Lieutenant Colonel Hewlett was favorably mentioned in general orders for his defense of the post, although it was abandoned several months later. Although Setauket was never again the target of a major expedition, it was frequently the target of small-scale raids. It was also a significant waypoint for intelligence that made its way from American spies in New York to Washington's spy chief, Benjamin Tallmadge. A Setauket native, Tallmadge operated what has since been called the Culper Ring, in which a number of Setauket residents figured prominently.
A Patriot refugee from Long Island, Zachariah Greene, was a member of Parsons' expedition, and later served as minister to the Setauket Presbyterian congregation. A new building was erected on the site in 1812.
A fictionalized portrayal of the battle appears in the season 1 finale of the series Turn: Washington's Spies. In this portrayal, Major Benjamin Tallmadge led the Continental forces against the British garrison led by a Major Edmund Hewlett.
- Ward, pp. 203–324
- Mather, pp. 225–226
- Ward, p. 323
- Mather, p. 226
- Hall, p. 108
- Hall, p. 109
- Jack, p. 70
- Wilson and Fiske, p. 193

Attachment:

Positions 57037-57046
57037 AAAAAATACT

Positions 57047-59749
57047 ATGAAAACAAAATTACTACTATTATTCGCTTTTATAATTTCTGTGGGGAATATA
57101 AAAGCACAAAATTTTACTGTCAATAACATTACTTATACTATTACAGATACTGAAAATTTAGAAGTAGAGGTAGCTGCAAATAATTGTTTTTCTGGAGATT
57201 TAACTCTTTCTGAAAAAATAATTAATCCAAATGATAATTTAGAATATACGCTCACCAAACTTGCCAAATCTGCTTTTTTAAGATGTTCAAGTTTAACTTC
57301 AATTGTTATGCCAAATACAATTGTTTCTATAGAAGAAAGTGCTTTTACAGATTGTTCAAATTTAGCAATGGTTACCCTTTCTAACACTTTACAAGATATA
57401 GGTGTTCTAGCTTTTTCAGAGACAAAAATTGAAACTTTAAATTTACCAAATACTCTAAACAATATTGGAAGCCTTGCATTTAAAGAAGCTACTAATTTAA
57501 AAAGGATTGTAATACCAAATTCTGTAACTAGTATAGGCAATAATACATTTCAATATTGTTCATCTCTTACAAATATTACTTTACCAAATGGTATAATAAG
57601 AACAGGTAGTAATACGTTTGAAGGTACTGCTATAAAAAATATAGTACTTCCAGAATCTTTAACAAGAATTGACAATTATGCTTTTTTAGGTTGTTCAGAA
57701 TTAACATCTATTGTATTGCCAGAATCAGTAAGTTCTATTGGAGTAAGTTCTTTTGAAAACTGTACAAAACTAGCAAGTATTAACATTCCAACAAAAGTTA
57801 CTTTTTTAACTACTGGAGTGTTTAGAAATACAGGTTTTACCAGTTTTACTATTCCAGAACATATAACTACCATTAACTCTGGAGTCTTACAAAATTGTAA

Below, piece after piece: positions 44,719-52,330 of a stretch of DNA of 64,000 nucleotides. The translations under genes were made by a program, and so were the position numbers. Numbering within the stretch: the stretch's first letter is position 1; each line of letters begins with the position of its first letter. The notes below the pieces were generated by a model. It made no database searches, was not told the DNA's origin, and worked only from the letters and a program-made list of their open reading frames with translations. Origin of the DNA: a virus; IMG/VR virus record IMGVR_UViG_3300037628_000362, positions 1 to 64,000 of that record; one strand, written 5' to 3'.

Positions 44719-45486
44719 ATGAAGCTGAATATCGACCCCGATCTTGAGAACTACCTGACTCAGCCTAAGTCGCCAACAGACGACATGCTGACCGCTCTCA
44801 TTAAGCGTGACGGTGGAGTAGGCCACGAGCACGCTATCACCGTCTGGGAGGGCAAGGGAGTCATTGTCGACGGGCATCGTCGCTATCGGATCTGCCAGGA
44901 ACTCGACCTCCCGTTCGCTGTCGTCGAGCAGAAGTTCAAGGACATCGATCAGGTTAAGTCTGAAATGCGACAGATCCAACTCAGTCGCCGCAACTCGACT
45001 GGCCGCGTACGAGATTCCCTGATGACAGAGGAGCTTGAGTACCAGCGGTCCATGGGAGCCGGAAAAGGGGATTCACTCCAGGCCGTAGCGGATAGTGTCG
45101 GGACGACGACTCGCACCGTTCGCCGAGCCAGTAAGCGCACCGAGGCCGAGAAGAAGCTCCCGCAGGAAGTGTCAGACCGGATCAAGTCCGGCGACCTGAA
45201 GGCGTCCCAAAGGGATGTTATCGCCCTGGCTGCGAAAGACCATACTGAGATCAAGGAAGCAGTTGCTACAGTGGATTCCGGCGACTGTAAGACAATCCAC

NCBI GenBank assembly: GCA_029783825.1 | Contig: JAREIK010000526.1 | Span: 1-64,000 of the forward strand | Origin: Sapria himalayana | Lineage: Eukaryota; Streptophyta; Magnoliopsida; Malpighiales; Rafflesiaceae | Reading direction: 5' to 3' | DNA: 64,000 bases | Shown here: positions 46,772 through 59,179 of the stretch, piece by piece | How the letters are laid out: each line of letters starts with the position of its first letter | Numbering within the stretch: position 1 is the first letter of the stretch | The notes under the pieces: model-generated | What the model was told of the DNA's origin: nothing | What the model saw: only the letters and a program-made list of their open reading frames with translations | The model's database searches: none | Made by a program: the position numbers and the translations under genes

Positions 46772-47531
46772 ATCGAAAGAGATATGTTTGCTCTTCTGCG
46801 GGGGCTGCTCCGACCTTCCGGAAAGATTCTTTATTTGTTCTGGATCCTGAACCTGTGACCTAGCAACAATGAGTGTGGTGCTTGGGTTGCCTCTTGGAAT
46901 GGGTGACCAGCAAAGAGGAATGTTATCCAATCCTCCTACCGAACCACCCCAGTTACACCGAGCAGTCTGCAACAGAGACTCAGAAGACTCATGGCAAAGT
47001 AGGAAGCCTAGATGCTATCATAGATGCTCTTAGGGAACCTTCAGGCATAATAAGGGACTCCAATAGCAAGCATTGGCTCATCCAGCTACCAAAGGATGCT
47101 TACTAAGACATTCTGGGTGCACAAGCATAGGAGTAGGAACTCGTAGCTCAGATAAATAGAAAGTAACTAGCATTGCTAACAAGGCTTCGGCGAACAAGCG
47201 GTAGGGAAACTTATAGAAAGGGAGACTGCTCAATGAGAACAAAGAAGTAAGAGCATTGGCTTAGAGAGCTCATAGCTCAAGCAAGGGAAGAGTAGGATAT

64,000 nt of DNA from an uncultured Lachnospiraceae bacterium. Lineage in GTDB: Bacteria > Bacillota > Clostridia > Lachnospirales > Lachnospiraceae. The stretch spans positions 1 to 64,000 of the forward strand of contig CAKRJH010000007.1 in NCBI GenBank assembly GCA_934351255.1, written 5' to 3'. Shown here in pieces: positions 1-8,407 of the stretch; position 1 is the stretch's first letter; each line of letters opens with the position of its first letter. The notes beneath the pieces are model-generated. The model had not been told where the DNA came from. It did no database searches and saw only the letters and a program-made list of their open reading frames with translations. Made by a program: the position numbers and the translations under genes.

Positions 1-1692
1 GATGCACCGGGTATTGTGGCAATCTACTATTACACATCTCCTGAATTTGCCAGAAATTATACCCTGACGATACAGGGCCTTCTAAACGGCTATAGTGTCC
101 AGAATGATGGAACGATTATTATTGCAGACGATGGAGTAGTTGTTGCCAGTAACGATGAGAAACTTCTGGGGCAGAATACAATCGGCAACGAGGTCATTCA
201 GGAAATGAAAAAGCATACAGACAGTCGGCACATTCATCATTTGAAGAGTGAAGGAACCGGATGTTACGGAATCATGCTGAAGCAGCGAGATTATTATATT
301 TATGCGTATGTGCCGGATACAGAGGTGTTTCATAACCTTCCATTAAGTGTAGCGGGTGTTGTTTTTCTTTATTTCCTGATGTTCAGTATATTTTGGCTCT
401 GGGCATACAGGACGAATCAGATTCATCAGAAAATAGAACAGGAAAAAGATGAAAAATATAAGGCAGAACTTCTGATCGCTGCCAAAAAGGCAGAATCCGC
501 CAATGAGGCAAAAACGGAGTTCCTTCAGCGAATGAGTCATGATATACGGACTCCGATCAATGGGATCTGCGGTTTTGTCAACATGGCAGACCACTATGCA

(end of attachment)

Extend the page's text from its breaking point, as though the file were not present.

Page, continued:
- Hall, pp. 109–110
- Webb, p. 229
- Hall, p. 110
- Mather, pp. 228–230
- Sabine, p. 532
- Some are documented in Mather, especially chapters 25 and 26
- Hastedt and Guerrier, pp. 216–217
- Three Village Historical Society, p. 43
- Hall, Charles S (1905). Letters and Life of Samuel Holden Parsons. Binghamton, NY: Otseningo Publishing Co. p. 98. OCLC 2603857.
- Hastedt, Glenn; Guerrier, Stephen, eds. (2010). Spies, Wiretaps, and Secret Operations: An Encyclopedia of American Espionage. Santa Barbara, CA: ABC-CLIO. ISBN 978-1-85109-807-1. OCLC 213468823.
- Jack, David Russell (1907). Acadiensis, Volume 7. Saint John, NB: self-published. OCLC 1460727.
- Mather, Frederic (1913). The Refugees of 1776 from Long Island to Connecticut. Albany, NY: J. B. Lyon. OCLC 2613390.
- Onderdonk, Henry (1849). Revolutionary Incidents of Suffolk and Kings Counties. Leavitt & Co. OCLC 2017113.
- Sabine, Lorenzo (1979) . Biographical Sketches of Loyalists, Volume 1. Baltimore, MD: Genealogical Publishing Company. ISBN 978-0-8063-0864-7. OCLC 5628702.
- Three Village Historical Society (2005). The Setaukets, Old Field, and Poquott. Charleston, SC: Arcadia Publishing. ISBN 978-0-7385-3866-2. OCLC 62781683.
- Ward, Christopher (1952). War of the Revolution. New York: Macmillan. OCLC 214962727.
- Webb, Samuel Blachley (1893). Ford, Worthington Chauncey (ed.). Correspondence and Journals of Samuel Blachley Webb, Volume 1. Lancaster, PA: Wickersham Press. ISBN 9780608358154. OCLC 1953741.
- Wilson, James Grant; Fiske, James (1891). "Hewlett, Richard". In Wilson, J. G.; Fiske, J. (eds.). Appletons' Cyclopædia of American Biography. 3. New York: D. Appleton. p. 193.